The only way I can see myself needing a magnum for what/where I hunt would be for longer ranges, where a 7mm mag, with its better ballistics and bullet BC would shine. But that's not gonna happen for me in the foreseeable future.
     
  13. BoilerUP

    BoilerUP Member

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    I'm a recoil sissy.

    Nearly everybody I know hunts with magnums...7RM is far and away the most popular with a couple other guys using 300WSMs. And this is in Kentucky, in hardwoods, where the "long shot" is 100yd unless you happen to be hunting a field.

    I hunt with a 260 Remington, as it kills deer just as dead with WAY less recoil than any magnum.

    After using my 223AI to good effect yesterday (as my brother was using the 260), I might start hunting more with it...the 80gr A-Max killed deer just as dead as my 260 or other hunters' magnums.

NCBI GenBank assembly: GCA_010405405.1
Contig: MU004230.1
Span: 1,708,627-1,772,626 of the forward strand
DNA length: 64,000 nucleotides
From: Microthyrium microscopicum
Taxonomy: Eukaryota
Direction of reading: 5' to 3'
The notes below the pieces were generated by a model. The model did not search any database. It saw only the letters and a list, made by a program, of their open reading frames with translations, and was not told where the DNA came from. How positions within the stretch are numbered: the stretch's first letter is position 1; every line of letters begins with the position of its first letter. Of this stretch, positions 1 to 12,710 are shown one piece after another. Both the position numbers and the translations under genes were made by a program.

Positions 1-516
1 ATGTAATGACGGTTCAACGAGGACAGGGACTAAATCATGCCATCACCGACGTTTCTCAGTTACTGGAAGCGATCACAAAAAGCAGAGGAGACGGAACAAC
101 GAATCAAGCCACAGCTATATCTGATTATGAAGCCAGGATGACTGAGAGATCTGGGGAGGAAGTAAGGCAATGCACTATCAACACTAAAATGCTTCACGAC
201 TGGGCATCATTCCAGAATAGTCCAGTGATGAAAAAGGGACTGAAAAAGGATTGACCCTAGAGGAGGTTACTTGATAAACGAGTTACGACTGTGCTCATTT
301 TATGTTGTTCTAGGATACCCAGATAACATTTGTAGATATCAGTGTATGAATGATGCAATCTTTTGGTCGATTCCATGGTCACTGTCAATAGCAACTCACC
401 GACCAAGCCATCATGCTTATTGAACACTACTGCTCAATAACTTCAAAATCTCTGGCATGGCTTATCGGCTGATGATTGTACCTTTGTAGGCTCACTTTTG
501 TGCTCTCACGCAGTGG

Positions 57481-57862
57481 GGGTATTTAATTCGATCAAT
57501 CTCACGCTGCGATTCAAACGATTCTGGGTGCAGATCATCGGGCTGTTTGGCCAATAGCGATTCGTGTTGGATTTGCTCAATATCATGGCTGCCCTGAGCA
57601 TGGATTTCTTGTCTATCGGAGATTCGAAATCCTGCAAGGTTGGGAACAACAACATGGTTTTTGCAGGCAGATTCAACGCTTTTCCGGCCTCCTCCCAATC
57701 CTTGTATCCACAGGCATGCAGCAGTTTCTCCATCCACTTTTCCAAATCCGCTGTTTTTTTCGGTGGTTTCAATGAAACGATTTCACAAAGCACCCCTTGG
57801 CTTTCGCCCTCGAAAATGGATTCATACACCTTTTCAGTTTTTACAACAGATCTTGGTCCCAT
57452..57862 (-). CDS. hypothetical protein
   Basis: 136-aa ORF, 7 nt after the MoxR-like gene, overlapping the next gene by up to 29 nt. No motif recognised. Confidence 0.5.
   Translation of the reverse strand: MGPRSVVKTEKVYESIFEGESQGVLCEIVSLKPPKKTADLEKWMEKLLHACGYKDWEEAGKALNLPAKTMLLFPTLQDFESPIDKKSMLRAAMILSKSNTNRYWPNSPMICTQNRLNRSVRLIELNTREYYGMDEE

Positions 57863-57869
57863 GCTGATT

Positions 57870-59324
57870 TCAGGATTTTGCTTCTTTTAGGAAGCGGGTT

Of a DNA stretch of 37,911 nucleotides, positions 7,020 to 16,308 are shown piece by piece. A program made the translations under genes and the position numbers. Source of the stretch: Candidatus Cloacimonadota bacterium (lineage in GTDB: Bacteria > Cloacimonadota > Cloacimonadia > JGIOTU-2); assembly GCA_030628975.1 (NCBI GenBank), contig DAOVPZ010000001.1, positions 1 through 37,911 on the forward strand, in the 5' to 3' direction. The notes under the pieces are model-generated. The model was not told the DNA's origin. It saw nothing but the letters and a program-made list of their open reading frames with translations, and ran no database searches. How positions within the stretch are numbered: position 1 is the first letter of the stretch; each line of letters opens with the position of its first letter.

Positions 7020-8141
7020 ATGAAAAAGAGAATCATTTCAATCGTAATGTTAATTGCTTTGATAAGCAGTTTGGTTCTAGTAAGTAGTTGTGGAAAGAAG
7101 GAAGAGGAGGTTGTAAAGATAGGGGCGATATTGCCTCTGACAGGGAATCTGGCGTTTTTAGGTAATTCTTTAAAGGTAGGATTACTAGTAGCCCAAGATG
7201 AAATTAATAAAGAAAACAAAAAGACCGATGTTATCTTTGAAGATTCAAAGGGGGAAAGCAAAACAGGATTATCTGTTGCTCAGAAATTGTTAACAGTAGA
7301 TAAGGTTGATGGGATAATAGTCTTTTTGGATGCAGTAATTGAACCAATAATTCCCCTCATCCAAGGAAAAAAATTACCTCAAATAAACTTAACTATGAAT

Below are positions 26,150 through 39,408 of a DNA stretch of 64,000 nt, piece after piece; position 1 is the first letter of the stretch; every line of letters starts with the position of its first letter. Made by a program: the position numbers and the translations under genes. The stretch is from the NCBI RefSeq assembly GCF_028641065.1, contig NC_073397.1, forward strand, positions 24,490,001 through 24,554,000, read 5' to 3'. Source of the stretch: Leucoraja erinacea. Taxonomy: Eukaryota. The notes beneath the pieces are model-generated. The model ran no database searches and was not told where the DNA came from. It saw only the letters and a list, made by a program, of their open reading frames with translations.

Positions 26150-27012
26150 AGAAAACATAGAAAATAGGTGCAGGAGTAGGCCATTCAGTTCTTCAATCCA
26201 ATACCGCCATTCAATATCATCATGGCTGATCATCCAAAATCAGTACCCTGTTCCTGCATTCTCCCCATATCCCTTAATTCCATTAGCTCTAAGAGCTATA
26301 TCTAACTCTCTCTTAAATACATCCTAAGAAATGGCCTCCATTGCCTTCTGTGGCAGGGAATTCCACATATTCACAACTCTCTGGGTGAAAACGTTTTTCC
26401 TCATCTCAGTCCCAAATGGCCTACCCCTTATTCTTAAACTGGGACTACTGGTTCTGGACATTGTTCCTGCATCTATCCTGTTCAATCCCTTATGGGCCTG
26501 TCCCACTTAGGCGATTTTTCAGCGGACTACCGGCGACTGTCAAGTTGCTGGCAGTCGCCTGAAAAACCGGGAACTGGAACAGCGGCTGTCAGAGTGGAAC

I'm proficient enough shooting the "little" 223AI that I'd have no problem slipping that 80gr A-Max into that beautiful mulie's heart at 300yd...or into its lower neck/spine junction for a bang/flop DRT.

    Shot placement of a quality bullet is way, WAY more important than bullet diameter or weight.

    Did I mention I'm a recoil sissy?
     
  14. DM~

    DM~ Member

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    Yes, of course i know that. Did you know thar .240 cases can be made from 30-06???

    At the time i had Parker make up and install the bbl. for me, i didn't care what the cases cost as i was a gun dealer and bought a BUNCH of them for cost. I'm still using those same cases.

    "IF" i was starting over today, with the same needs, i'd build the same rifle, only chambered for 6mm Remington instead. I do like my .240 though as over the years it's done quite well for me, and my great nephue took HIS first deer with it about a week ago,

    [​IMG]

    But that's NOT the first deer the .240 took! lol

    DM
     
  15. Patocazador

    Patocazador Member